Boston College Social Work MSW/PhD Student Melissa Bartholomew is a minister, a lawyer, and Harvard Divinity School graduate who was selected as HDS’ 2015 commencement speaker.
Bartholomew is devoted to tackling one of the biggest social ills of our country, racism, and in particular, to developing healing interventions that address the lasting trauma that exists in the descendants of Africans who were enslaved in America and the contemporary racial trauma they continue to endure.
Since arriving in Chestnut Hill last September, Bartholomew has quickly made her presence known. In October 2015, she served as a respondent to Rev. Dr. Gregory Groover’s talk on creating “passionate activists for justice” to address shootings such as the one that took place at the Emanuel AME Church in Charleston, South Carolina. She left a lasting impression with her depiction of the striking realities of being black in America.
In this Q&A with BC Social Work, Bartholomew places into context many of her life experiences and how they have brought her to Boston College; she talks about her project to develop a model for racial trauma healing for African Americans; and she explains why social work is so critically important to eradicating racism.
Thanks for taking the time to speak with us today, Melissa, and a belated welcome to BC Social Work. We’re very excited that you’re pursuing your MSW/PhD with us. You have an impressive personal narrative. Tell us a little bit about why you decided to embark upon your latest endeavor, as an MSW/PhD student here at BCSSW.
Melissa Bartholomew: Thank you for this opportunity. I am honored to be at BCSSW. In my short time here, I have been made to feel so at home. Everyone, from faculty, to my fellow students, to the director of the PhD program Marcie Pitt-Catsouphes, has been genuinely supportive. From day one, I’ve experienced such a large measure of hospitality, and I’m very grateful.
I have been blessed to acquire wisdom through my experiences as a lawyer, mediator, minister, divinity student, and as a wife and mother. My clear call to racial justice and healing crystallized over time, and I am fortunate to have arrived at BCSSW with such a rich set of diverse perspectives.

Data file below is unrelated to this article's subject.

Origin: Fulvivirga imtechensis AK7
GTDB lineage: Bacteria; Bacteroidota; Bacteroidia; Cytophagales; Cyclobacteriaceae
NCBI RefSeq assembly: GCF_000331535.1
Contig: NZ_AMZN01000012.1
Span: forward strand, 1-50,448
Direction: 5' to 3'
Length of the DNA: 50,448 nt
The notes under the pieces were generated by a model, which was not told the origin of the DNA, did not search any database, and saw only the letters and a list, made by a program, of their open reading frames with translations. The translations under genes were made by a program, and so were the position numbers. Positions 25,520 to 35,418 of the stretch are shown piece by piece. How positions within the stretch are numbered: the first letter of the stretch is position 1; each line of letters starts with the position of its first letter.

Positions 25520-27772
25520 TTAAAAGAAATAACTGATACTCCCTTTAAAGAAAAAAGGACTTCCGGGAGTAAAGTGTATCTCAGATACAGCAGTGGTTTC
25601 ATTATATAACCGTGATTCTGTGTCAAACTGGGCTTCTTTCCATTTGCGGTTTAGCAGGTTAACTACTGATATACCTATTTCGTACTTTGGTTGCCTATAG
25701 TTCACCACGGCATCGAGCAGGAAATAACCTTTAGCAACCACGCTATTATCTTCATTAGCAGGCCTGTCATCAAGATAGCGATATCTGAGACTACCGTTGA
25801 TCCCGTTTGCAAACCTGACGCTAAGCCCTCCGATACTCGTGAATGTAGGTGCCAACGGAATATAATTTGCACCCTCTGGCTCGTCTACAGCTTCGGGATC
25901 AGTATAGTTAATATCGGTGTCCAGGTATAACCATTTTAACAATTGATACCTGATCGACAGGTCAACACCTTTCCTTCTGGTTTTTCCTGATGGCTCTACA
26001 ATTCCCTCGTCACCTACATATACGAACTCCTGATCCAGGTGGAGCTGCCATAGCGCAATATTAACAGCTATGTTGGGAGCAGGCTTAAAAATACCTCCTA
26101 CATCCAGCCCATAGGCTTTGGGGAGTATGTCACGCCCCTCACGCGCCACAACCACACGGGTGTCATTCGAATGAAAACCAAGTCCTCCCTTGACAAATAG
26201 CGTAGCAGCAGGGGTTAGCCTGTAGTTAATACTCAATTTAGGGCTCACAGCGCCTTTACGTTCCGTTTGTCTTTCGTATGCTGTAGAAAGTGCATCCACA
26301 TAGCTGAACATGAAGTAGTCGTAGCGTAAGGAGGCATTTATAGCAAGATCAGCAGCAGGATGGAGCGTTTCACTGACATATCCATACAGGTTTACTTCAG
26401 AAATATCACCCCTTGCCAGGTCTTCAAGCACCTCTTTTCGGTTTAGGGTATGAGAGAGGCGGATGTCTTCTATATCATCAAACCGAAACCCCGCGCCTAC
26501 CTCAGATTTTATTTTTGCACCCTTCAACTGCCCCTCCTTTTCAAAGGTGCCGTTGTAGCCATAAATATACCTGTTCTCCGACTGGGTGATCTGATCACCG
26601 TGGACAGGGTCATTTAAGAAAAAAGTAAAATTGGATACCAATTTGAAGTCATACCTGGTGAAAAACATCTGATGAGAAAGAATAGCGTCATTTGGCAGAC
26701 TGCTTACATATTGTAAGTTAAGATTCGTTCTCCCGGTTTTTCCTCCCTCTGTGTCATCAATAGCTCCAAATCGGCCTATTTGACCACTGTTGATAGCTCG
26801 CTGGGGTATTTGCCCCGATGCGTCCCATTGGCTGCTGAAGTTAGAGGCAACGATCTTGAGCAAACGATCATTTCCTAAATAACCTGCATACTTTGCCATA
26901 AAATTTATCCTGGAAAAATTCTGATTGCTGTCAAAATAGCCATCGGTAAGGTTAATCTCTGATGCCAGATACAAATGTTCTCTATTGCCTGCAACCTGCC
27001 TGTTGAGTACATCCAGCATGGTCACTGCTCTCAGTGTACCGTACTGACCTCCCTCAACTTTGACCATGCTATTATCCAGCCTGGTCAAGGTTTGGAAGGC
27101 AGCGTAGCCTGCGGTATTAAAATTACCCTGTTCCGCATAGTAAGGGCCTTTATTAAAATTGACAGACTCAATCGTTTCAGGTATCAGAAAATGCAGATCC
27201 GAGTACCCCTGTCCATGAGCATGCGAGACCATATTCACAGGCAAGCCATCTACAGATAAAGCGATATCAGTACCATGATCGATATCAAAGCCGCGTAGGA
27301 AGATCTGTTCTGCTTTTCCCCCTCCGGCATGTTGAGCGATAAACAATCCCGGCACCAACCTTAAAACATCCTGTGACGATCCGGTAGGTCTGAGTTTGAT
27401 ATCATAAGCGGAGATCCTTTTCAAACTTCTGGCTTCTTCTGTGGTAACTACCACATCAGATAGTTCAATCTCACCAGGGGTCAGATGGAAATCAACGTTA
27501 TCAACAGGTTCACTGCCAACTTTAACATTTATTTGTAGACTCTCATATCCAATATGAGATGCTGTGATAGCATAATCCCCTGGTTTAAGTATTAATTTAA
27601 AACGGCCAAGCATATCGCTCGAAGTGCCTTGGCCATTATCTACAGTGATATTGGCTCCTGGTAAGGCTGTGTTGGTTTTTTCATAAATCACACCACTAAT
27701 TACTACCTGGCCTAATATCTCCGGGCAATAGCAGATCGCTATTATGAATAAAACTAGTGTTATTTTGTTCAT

My recent experiences at Harvard Divinity School played an important role in my decision to pursue my MSW and PhD in social work. I went to Harvard as a Christian minister who was already committed to the call of racial reconciliation and healing, and I wanted to develop the capacity to engage people of all faiths, as well as those who do not claim a particular faith, in this important work. Harvard equipped me for this assignment.
As a result of my time in divinity school, and my experiences working in the community, I also came to realize that there is a critical need to focus on racial healing. One particularly influential experience was my work at the Southern Jamaica Plain Health Center as a faculty member with their racial reconciliation and healing program which is run by two brilliant social workers. This is a yearlong program for high school students of all racial and cultural backgrounds who are being trained to become racial justice change agents. My work with the young people illuminated the fact that the work of healing in racial justice must be prioritized. I also interned as a chaplain that year at Mount Auburn Hospital. Being able to minister to people in pain, in both settings, underscored the importance of the work of healing as a path to getting to the root of the wounds that racism has caused. My particular focus addresses the enduring trauma of the descendants of enslaved Africans in this country that is compounded by present day racial struggles.